9 replies
  1. scribe says:

    There are many people who believe the most effective drone-regulating product is, and has long been, on the market: shotguns. The big debate in those circles is over the appropriate size of shot – bird or buck – and, to a lesser degree, the size, make and model of shotgun to use.
    After all, it’s nice to give the drone a sporting chance.

  2. wallace says:

    quote”Most of the rest of the article describes efforts to develop technology that can ID and take control of drones deemed by authorities to be operating illegally”..”unquote

    Congress calling for background checks and drone registration with the FAA in 5…4…3…2..

    quote”Doing that would not only eliminate the opportunity to grow yet another new market for previously unnecessary technology, but raise uncomfortable questions about how we operated our unlawful drones around the world.”unquote

    Unlawful drones? Since when has a Legal Imperialism gave a shit about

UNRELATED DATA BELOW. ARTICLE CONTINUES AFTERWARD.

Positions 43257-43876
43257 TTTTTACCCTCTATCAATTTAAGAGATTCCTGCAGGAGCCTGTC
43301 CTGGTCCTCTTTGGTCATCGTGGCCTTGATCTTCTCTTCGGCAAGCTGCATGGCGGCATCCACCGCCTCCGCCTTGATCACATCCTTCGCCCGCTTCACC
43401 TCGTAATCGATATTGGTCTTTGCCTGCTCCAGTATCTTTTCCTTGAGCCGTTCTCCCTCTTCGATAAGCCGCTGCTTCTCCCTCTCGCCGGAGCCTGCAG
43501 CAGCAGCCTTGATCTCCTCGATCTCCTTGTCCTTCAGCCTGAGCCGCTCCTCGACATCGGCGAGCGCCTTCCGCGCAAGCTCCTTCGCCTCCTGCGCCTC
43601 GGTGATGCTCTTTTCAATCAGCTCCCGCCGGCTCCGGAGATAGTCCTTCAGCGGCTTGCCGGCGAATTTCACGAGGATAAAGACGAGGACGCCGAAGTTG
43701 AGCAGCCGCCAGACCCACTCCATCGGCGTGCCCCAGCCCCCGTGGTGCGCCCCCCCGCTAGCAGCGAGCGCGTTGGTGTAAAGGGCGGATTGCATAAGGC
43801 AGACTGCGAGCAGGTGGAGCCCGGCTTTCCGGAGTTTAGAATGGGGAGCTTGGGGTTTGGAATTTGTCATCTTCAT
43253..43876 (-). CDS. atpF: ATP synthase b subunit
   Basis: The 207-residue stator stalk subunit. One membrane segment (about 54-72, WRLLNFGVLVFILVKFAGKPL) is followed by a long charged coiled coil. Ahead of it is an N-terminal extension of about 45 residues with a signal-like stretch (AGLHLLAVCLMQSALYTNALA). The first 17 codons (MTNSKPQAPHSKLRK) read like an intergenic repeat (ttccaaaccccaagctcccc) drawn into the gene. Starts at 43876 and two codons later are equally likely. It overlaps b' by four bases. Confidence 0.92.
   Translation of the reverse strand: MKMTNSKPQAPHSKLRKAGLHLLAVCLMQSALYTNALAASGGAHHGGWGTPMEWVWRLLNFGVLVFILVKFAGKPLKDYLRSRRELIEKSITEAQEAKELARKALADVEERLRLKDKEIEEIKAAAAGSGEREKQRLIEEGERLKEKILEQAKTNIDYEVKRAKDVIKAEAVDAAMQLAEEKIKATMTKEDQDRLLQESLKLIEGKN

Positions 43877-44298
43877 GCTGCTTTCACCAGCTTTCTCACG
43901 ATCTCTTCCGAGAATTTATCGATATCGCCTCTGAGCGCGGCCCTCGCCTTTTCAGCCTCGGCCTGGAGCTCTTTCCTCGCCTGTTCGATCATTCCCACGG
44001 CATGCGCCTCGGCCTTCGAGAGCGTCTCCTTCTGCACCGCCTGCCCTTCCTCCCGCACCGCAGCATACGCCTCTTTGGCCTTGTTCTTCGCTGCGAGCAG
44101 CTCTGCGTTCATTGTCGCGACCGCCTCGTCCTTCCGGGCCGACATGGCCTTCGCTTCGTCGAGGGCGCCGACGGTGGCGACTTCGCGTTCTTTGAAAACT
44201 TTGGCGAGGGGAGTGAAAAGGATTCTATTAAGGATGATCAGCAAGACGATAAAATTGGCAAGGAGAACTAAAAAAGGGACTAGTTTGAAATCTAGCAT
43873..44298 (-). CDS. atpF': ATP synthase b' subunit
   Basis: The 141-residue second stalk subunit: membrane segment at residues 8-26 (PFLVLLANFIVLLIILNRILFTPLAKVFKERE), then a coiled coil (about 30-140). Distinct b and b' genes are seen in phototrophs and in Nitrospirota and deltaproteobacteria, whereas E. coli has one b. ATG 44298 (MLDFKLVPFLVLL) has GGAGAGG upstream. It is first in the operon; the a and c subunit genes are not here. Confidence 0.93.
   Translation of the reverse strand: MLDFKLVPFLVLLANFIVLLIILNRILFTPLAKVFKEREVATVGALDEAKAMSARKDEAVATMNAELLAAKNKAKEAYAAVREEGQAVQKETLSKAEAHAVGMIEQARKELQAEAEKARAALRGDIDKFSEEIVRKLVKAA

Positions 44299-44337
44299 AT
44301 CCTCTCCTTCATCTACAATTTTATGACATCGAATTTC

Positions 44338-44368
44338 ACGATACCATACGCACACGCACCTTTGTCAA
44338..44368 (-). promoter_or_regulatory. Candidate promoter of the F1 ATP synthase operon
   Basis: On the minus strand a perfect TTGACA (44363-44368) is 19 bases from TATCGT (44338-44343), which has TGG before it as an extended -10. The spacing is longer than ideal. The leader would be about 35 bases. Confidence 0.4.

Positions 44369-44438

“rule of law” OR uncomfortable questions? Hey..”we vaporized some folks..who cares”. Move on along now..nothing to see here.(insert rolling eyes smiley here)

    Given there is no Constitutional right to own and operate a private drone..vs the 2nd Amendment..I’ve got $5 some Congress schmuck will introduce a bill to outlaw private drones as soon as he sees a drone flying over his property. Or criminalize flying over USG officials homes. You betcha.

  3. bloopie2 says:

    Let’s see. RC aircraft (those cute remote controlled planes we grew up with) have morphed into drones, and now they want to regulate drones. I recall that I had some remote controlled cars, too, in my youth. Lots of fun to play with, we’d run them along the ground to crash into someone. They still sell those. Are they next? What about remote controlled robots? Boats? Spaceships? They can all interfere with or crash into someone else, and can certainly carry weapons. Are they all on the chopping block? I’d love to see if the FAA can rev up its bureaucracy fast enough to handle all this. (Answer: it can’t, maybe that’s why we have the counter-industry.) Perhaps we’re just going to end up with a state of affairs where any cop who sees an RC toy will immediately blast it to smithereens. That’ll put the fear of God in kids, for sure.